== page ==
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Weird Tales

AUGUST, 1939

Apprentice Magician

By E. HOFFMANN PRICE

A whimsical weird story about the lovely image with the lion's head, and
the reason why conjuring spells are all in dead languages

by the author of "The Stranger from Kurdistan"

THE minute I saw Uncle Simon, I knew there wasn't a chance of fooling him about anything. In- stead of being tall, like the rest of us Buckners, he was short. His face was pink and babyish, and the hair showing around the edges of his black skull-cap was just like cotton. You can't ever fool these kind and simple-looking people, not when they've lived as long as Uncle Simon.

"So you're Duke's boy, Panther Warfield Buckner?" He looked halfway solemn, and halfway amused. "And you came all the way to California to see me. Well, well. That's nice."

We hadn't written him, but he acted like he'd expected me.

He was Grandfather's brother, but we always called him Uncle when we talked about how rich he was. Dad and the rest of the folks sent me to get friendly with Uncle Simon so he'd will me his property instead of giving it to a college or something. They figured since I'd been to high school I was bright enough to do that, but here I was, feeling doubtful already.

Uncle Simon reminded me of the sheriff who raided Grandfather's still, back home in Georgia. I hadn't been born more than a couple days when that happened, but I saw him later. Then I was old enough to understand that Grandfather wearing stripes so much of the time was why I was named Panther.

"Hit's because the Buckners don't never change their stripes," Dad would say, somewhat sourly.

The preacher said, "Duke, probably you're thinking of the leopard that doesn't change his spots."

But Dad was stubborn. Nobody could tell him anything about the Scriptures. He wouldn't read, and Grandfather couldn't, and so here I was, with Uncle Simon smiling to himself about my name.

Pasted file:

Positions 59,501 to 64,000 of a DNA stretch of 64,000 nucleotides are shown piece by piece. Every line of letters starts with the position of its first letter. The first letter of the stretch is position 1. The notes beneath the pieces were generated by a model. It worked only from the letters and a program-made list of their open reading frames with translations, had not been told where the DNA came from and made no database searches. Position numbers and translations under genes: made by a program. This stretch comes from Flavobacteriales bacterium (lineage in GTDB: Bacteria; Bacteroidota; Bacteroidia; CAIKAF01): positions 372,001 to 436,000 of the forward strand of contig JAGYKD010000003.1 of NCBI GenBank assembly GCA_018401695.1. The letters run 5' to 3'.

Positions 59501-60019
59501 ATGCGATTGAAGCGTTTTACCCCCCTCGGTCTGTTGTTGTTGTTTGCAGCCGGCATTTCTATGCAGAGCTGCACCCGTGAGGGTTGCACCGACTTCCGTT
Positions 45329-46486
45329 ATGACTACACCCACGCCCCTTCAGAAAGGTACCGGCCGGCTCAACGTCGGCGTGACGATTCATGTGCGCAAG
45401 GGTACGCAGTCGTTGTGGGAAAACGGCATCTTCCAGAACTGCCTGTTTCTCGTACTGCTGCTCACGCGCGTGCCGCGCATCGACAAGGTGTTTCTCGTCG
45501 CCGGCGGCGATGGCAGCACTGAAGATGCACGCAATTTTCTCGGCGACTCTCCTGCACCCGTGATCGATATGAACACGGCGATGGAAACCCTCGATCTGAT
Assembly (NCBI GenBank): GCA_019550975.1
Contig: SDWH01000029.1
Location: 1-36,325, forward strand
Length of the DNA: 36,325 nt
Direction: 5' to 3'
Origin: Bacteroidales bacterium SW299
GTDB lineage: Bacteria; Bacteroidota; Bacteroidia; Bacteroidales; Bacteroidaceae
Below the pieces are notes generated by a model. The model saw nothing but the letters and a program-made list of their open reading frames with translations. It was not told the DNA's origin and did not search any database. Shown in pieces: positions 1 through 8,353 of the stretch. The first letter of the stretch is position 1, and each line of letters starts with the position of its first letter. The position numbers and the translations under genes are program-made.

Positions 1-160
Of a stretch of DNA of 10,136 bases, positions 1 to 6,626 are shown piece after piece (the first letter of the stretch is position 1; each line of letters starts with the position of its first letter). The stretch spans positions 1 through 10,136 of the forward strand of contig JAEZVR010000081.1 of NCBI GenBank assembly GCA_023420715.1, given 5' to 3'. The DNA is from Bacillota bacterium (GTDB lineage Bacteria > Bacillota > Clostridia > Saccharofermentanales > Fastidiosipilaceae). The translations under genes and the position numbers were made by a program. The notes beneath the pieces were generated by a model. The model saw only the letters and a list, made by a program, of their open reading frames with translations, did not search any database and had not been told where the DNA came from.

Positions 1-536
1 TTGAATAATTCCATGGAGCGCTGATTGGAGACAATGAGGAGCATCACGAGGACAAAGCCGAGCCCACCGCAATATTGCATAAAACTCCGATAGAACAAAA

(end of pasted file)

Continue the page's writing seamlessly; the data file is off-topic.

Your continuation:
"It's been mighty lonesome, Panther," he said, looking up suddenly. "I'm getting pretty close to ninety and I've got a lot of work to do. Maybe you can help me."

"I reckon I can, Uncle Simon." When a man is near ninety, he won't have long to work a fellow to death. "I can skin mules, and I can run a tractor, like some of these up-to-date plantations have."

"Do you suppose you can run a still?"

"No, sir, but I can learn; though Dad said times were changing, and I ought to be a preacher or lawyer or something, which is why I went to high school."

He looked at me and smiled like he was enjoying a good joke. "So instead of sending you to college, he sent you out here to see his Uncle Simon."

I got red and began fumbling with the arms of my chair. The room was so big I could hardly see the further end of it, and the carpets looked like silk; deep and soft and shiny. A man smart enough to get all those things and a big house was too much for me. I said, "Uh—yes, sir."

Uncle Simon's eyes bored right through me, even though he was smiling and friendly. I was wondering why his voice was so young. It wasn't particularly deep, but it didn't crack like Grandfather's.

"You came out here to inherit my money."

I was sweating. I let out a deep breath, and brushed my cowlick from between my eyes, though it never does any good. Uncle Simon went on, "Well, I need an apprentice to learn my business. Do you know any Latin?"

I nodded, having spent three years on Latin One.

"Any Greek?"

"Yes, sir. A little," though it wasn't a thin dime's worth.

"Any Hebrew?"

There was no use trying to fool him. "What I meant was, if I'd gone to the seminary to be a preacher, I'd have learned those things."

"That's all right. It won't take you long."

"Uncle Simon," I blurted out, "what kind of a trade is this, where an apprentice has to know all those languages?"

"I'm a magician. The spells are in dead languages, or ignorant people would run around practising and hurting themselves."

It was too late to back down. So I became a magician's apprentice.

THE work was interesting, sometimes, though for a while I didn't know but what Uncle Simon was mocking me. He hadn't promised me I'd be his heir if I did my work right, and I couldn't think of any way to bring the subject up again. Whenever I'd get around to it, he'd start conjuring.

There was the time we were out in the garden. The house was inside of a high stone wall with spikes that sloped in, and some that pointed out, so getting over it from either direction was mighty near impossible unless you could fly. Uncle Simon kept the key to the gate. Anyway, we were standing about ten feet away from the live coals in the bottom of the dry swimming-pool in the yard.

My hands were blistered from chopping wood for the fire. He didn't have any help, colored or white, excepting me. It was a shame to drain that pool. And the heat of the coals was scorching the leaves of the big fig-tree. I wiped off some sweat and leaned on my rake and said, "Uncle Simon, when a man gets your age, he hadn't ought to work like you do."

"Age don't affect me like it does most folks." He sat down on a stone bench and untied his shoe laces. "Take off your shoes!...

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